This paper follows a cohort of patients who underwent Kinemax total knee replacements in an early NHS Treatment Centre in a different region from their local hospital. After three years, survival for aseptic loosening was 85% and after five 81%. The five year survival of this prosthesis in the National Joint Register is 95%. The five year review is now compared with a consecutive series of Kinemax total knee replacements performed at the patients’ local hospital which is 95%. In addition to an inferior survivorship from aseptic loosening, a further 5% of the cohort from the treatment centre underwent patellar resurfacing compared to 1% from the local unit.
The surgeons operating at the Treatment Centre were recruited from Scandinavia by a locum agency, Scanloc, generally visited the UK for a fortnight, were not experienced with the prostheses they were given to implant and discharged their patients back to base hospital. Concurrently patients from Bristol underwent knee replacements at the same Treatment Centre but the revision rate of those patients was a quarter of those reported in this study1. A report commissioned by the South West Health Authority concluded that the denominator of the three year review was incorrect so that the rate of revision was overestimated, the research methodology was poor and the threshold for revision was low. It is difficult to understand the robustness of the last suggestion as this report obtained consent to review the notes and radiographs of ten of the fourteen cases revised and was unable to interview any of the patients.
The authors now address the denominator and provide comparative data from their own unit. The logistics of data collection in a study of this type are formidable, data is inevitably incomplete and it is easy to criticise the research methodology. None the less, the findings are similar to other comparative studies of NHS and Independent Treatment Centres from Exeter and Bristol1,2.
This paper finds no difference in the functional outcomes between National Health and Treatment Centre which concurs with observations from comparative studies of elective surgery from the London School of Hygiene and Tropical Medicine3,4 however the critical question is the overall result. When the disappointing results of revision knee arthroplasty are considered, it is likely that the cohort from the treatment centre fare worse. There were major difficulties in establishing outcomes from the early Independent Treatment Centres because of commercial confidentiality and they are now required to record their cases in the National Joint Register which uses revision as the outcome measure but Hospital Episode Statistics that record interventions other than revision are patchy.
Inevitably a paper of this nature straddles the margins of the science of clinical outcome and the politics of health care provision. The principles that emerge are applicable to both. These principles are that anything less than the highest standard of primary joint replacement is unacceptable for patients and expensive for the health care provider. This standard is best achieved by experienced surgeons who are familiar with the prostheses they are using and have feedback on their outcome by follow up of their patients. The basic certificate of completion of training (CCT) implies that the holder has been involved on average in 25 knee replacements in the UK and in many European countries even less. In the German speaking countries, surgeons intending to work in the public sector serve a further six to ten years after CCT before totally independent practice. Without further training, nascent surgeons newly armed with their CCT are likely to need the support of senior colleagues and the stability of working in one unit to minimise the complications of their early learning curve. Most of these principles were breached in the early treatment centres and it is to be hoped that the lessons learned from the experience reported in this paper are incorporated into future commissioning rather than rejected as politically inconvenient.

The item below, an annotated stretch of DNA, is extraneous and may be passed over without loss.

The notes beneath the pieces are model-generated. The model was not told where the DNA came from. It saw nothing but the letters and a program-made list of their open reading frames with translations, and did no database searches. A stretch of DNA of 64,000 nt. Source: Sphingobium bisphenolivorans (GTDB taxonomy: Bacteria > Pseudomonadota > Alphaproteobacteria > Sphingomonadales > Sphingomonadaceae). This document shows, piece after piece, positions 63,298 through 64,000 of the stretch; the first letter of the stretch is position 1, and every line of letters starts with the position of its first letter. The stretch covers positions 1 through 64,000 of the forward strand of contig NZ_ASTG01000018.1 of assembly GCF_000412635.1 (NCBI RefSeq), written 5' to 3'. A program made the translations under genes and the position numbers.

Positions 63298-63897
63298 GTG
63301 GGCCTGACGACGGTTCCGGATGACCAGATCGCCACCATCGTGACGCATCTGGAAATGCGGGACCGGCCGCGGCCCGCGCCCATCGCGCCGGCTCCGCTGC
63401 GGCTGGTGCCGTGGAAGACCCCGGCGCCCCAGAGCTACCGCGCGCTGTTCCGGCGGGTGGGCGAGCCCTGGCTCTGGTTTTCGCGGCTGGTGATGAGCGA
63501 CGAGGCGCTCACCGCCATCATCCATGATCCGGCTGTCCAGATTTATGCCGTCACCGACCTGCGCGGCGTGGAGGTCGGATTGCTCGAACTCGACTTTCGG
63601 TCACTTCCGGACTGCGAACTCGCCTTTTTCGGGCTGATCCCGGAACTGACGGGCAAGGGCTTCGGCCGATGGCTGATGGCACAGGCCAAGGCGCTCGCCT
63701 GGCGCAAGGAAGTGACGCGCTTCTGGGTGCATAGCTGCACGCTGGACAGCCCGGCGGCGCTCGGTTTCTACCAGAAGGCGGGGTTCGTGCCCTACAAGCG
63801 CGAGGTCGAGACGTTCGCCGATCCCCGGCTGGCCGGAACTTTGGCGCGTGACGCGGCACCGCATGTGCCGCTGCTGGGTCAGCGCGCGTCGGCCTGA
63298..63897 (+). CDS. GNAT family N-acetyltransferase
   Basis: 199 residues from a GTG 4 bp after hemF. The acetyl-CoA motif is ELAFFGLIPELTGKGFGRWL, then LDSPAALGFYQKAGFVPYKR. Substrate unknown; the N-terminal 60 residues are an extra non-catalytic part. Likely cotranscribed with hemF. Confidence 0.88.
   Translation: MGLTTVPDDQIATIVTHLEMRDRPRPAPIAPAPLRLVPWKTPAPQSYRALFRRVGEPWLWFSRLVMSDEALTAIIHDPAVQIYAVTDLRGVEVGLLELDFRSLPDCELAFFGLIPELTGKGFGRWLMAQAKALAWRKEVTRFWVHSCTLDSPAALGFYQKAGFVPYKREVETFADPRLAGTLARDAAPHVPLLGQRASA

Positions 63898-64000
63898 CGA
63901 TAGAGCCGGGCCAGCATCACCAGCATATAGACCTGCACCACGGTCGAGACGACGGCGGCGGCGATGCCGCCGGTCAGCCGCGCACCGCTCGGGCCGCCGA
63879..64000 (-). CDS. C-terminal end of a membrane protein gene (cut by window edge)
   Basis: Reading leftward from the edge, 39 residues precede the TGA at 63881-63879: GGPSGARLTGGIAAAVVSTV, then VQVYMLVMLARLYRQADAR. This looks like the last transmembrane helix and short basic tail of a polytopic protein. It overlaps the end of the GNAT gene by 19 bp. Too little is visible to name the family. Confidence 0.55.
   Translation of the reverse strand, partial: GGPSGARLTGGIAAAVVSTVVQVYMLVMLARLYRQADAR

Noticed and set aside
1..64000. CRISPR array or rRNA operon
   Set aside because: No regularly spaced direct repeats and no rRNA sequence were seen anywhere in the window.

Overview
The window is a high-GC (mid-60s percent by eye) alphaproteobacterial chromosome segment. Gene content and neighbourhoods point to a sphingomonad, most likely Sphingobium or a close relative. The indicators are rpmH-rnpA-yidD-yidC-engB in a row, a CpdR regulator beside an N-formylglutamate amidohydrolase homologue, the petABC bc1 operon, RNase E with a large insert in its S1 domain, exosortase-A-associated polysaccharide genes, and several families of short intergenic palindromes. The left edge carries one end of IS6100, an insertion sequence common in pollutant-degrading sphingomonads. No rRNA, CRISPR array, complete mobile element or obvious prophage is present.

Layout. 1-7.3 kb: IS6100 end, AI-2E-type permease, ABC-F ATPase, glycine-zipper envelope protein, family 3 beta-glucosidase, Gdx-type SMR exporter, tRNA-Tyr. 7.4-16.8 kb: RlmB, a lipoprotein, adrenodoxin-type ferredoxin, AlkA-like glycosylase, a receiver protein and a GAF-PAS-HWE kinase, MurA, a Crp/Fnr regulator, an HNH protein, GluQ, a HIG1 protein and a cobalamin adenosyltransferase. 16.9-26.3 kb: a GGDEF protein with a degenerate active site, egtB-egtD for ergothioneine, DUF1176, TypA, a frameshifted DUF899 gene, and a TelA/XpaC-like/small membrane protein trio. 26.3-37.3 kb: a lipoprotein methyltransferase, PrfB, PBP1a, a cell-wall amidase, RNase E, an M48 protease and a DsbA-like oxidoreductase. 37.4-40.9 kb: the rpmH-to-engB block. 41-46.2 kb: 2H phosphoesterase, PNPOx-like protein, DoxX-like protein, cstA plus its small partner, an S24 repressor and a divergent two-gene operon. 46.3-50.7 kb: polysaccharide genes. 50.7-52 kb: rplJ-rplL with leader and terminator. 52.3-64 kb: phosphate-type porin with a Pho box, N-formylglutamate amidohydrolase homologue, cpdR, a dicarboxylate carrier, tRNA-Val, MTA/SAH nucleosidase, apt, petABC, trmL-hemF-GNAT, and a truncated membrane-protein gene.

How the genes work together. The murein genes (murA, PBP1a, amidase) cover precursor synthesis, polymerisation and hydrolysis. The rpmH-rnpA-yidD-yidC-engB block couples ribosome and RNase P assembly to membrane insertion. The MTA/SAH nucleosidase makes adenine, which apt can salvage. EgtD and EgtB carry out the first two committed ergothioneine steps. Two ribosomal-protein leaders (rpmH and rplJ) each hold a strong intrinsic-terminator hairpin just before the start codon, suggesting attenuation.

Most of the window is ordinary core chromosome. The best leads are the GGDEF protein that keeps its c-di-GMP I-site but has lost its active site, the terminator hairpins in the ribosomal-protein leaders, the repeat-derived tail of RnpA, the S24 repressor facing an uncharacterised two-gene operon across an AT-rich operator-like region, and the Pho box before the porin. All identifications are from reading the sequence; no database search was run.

Gordon Bannister, Professor of Orthopaedic Surgery, University of Bristol, UK.
1. Bannister G, Ahmed M, Bannister M, Bray R, Dillon P, Eastaugh-Waring. Early complications of total hip and knee replacement: a comparison of outcomes in a regional orthopaedic hospital and two independent treatment centres. Ann R Coll Surg Engl 2010;92:610-14.
2. Ciampolini J, Hubble MJ. Early failure of total hip replacements implanted at distant hospitals to reduce waiting lists. Ann R Coll Surg Engl 2005;87:31-5.
3. Chard J, Kuczawski M, Black N, van der Meulen J. Outcomes of elective surgery undertaken in independent sector treatment centres and NHS providers in England: audit of patient outcomes in surgery. BMJ 2011;19:343.
4. Browne J, Jamieson L, Lewsey J, van der Meulen J, Copley L, Black N. Case-mix & patients' reports of outcome in Independent Sector Treatment Centres: Comparison with NHS providers. BMC Health Serv Res 2008;8:78.